Now editing the second part, or book two:  Staying out of the midday sun.

Sunday, 11 November 2012


I live with a musician. We are surrounded by music.
Our tastes often overlap except Mark does have a tendency to put on the free-est of free jazz when I go out. I can't stand it for long, I try, but find an earthquake builds up in my head after a few minutes. We're all right on most other things from opera through to Indie bands, but still not sure about Japanese noise terrorism . . .
I'm very cheap to run as far as music goes, (and most other things really . . .) I can happily listen to a new CD until it melts, or eventually, after seven zillion plays - enough!
At the moment I have 'Alt-J' on perpetual play, before that it was Grizzly Bear, Vampire weekend,  Radiohead, Andreas Scholl, and before that, anything by John Grant/the Czars. That voice . . . dark rich chocolate.
I suppose it's the feeling that certain music conjures up, you just want the same hit - that section where the piano chords crash in, that guitar solo, or a particular voice reaching a high note. Mark doesn't do that so much; he's off exploring the next sound, experiencing, broadening.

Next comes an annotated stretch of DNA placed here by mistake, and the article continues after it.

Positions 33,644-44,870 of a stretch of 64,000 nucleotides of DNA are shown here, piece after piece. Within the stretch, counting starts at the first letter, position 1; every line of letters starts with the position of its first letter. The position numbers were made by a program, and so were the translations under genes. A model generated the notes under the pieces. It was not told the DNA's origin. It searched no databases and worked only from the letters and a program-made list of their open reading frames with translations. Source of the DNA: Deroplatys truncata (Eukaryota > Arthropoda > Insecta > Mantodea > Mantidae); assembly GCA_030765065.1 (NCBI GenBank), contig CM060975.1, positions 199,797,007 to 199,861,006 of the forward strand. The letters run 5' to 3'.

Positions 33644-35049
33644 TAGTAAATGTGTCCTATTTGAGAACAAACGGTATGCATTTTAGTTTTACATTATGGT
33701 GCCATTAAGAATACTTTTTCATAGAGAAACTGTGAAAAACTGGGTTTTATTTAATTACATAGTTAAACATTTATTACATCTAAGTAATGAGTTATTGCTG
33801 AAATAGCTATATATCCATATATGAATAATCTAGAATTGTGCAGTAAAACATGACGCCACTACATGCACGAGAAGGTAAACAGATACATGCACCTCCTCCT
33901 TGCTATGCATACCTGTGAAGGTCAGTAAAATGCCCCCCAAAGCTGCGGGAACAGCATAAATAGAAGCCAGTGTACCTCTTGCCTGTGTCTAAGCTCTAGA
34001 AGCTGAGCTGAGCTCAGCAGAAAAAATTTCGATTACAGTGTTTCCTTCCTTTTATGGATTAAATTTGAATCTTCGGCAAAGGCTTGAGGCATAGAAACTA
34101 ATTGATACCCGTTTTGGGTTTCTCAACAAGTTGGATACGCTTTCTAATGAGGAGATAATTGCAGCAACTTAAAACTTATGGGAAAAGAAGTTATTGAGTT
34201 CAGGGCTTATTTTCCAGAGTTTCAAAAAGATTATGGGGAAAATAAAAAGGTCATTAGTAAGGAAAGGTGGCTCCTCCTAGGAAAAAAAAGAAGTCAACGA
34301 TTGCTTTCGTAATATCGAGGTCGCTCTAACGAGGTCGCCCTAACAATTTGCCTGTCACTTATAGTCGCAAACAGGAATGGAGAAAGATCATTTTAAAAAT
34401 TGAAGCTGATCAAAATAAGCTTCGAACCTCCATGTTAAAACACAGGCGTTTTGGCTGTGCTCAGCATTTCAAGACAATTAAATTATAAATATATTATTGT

He wouldn't have enjoyed my love of 'The Cure' in the 80's or rubbish dance music of the 90's although we did share a brief flirtation with 'Leftfield' when we first met, and saw them live in Birmingham. Actually, Mark did fall asleep oddly.

Saturday, 10 November 2012

Oer, what does this button do?

New camera in the house. Birthday present, long talked about - it's arrived, all black and ergonomically shaped, sporting many buttons and dials. My anti-technology forcefield kicked in as I opened the box and has remained fairly well in tact.
The manual was only in French or Inuit so it sat there for a little longer until we bought a Digital for Dummies book for the exact model. Interestingly, how many of those books are there out there? Is there one for every single challenge facing us? The dummies guide to what to do with old chip oil? Or the meaning of life perhaps - a slim volume no doubt.
Anyway, the book has arrived. I looked in it a few minutes ago and had to go and play the guitar, make some tea and clean the kitchen, oh and do this blog post. The photo above of small runty dog, looking rather dapper I thought, is to prove to myself that I did work out how to turn the camera on. Now for the serious stuff.

Friday, 9 November 2012

Time 2

That bit in blade runner, near the end, when the menacing blond replicant says 'time to die'. It always makes me cry, even though he's been nonchalantly bumping people off all through the film, and it's corny with the doves.